And now the prize:
The Bill Finger Award for Excellence in Comic Book Writing was created in 2005 at the instigation of comic book legend Jerry Robinson. Each year, the awards committee selects two recipients—one living and one deceased—who have produced a significant body of work in the comics field. The award is named for William Finger (1914–1974), who was the first, and some say most important, writer of Batman. Many have called him the “unsung hero” of the character and have hailed his work not only on that iconic figure, but on dozens of others, primarily for DC Comics. The Finger Award recipients are chosen by a committee chaired by Mark Evanier, and the awards are presented at the Eisner Awards ceremony.
Mickey’s Inferno (L’inferno di Topolino) was the second Italian story to be published on Topolino (#7-12): it was the first Italian Great Parody and the first Disney story featuring credits (under the title of the story it is written “verseggiatura di Guido Martina“, “verses by Guido Martina“)(1).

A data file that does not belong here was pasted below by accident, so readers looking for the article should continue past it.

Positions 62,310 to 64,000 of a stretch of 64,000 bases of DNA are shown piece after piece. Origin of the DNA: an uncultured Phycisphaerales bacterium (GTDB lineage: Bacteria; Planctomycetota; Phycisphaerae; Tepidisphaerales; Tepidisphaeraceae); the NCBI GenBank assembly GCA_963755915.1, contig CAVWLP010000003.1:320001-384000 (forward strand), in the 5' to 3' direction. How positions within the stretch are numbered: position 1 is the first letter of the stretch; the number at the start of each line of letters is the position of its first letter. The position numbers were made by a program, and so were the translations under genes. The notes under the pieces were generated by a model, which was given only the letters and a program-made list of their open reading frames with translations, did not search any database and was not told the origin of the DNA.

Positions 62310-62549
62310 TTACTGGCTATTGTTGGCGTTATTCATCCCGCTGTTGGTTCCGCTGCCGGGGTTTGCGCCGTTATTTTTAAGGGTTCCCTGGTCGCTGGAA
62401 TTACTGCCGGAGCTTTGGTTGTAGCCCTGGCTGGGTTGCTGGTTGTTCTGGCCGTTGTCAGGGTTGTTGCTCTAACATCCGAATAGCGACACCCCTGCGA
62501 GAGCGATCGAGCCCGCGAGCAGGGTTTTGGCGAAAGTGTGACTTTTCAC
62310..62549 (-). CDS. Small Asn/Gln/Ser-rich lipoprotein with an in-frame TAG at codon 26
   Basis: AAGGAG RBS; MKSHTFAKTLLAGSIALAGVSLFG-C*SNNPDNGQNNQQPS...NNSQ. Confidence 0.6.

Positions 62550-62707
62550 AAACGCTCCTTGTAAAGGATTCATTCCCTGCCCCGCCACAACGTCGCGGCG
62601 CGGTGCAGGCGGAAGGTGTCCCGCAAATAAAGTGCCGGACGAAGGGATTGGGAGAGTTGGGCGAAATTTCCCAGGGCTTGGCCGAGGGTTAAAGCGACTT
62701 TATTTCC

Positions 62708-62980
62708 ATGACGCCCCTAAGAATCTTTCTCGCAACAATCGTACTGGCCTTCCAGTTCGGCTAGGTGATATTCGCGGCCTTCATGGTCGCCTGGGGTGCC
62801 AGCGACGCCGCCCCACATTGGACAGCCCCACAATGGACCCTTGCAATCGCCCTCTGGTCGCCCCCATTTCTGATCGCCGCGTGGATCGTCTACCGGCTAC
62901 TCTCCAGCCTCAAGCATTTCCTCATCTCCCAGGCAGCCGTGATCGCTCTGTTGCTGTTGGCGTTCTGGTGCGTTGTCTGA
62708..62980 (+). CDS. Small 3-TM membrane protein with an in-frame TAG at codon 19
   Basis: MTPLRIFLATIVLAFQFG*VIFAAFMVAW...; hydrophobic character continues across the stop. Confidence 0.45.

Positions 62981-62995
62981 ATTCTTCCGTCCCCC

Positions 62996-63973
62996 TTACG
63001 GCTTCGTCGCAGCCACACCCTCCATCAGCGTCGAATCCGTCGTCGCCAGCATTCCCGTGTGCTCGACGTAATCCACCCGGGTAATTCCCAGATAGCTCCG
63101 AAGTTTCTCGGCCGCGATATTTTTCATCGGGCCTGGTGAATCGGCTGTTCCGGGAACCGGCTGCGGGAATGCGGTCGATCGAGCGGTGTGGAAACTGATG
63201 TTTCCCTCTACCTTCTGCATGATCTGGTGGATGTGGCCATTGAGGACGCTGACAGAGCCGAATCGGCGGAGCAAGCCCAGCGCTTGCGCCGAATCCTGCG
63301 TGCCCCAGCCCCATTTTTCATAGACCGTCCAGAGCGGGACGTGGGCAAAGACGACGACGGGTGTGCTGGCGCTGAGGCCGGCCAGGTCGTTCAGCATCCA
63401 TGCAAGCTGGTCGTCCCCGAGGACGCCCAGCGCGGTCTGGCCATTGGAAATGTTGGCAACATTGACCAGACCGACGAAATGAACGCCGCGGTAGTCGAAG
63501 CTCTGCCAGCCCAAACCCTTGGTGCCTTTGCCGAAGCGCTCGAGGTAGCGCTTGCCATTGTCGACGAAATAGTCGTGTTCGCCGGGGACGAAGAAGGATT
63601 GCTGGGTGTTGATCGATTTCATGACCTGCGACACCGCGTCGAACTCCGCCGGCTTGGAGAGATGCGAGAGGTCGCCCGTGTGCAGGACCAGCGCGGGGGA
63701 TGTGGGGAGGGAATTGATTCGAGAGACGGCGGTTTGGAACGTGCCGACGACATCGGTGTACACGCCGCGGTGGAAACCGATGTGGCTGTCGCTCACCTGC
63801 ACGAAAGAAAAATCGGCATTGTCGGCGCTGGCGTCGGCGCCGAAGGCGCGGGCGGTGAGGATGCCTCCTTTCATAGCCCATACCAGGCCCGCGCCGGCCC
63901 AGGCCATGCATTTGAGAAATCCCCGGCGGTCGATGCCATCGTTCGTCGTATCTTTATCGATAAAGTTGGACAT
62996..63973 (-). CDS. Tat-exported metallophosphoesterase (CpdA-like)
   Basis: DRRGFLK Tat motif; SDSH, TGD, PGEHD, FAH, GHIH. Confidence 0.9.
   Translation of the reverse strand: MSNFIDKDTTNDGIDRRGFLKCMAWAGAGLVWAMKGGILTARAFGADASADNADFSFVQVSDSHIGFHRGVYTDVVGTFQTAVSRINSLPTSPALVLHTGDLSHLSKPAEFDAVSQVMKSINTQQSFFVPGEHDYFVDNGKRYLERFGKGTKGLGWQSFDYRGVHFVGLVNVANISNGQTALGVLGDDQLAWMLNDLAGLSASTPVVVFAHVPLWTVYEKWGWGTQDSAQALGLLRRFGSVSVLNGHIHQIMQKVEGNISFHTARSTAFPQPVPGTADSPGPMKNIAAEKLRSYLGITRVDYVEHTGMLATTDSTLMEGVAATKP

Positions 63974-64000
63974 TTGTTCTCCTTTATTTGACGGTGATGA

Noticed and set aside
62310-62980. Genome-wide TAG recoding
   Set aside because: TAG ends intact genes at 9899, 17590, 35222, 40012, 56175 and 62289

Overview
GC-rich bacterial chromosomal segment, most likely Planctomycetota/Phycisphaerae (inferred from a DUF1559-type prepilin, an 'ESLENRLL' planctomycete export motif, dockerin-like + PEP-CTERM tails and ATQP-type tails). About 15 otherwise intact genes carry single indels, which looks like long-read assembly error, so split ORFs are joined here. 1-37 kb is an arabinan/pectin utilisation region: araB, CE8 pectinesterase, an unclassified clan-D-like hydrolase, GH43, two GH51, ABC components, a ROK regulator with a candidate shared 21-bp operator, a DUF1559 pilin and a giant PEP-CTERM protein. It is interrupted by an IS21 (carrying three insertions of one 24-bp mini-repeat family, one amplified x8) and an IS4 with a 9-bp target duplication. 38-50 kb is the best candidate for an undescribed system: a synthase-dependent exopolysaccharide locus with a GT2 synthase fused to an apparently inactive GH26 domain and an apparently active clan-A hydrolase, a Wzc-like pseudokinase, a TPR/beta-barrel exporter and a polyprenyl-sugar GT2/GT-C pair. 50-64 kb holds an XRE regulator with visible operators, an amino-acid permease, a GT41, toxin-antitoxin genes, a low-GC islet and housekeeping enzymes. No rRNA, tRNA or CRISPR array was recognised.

The story, drawned by Angelo Bioletto, was published also in USA on Walt Disney’s Comics & Stories #666(2) (here you can see a couple of pages from the american version) and it seems that was censured because it is too “graphic” and violent for american readers(3)
The image in the opening, by Fabio Celoni, is published on Toplino #3000.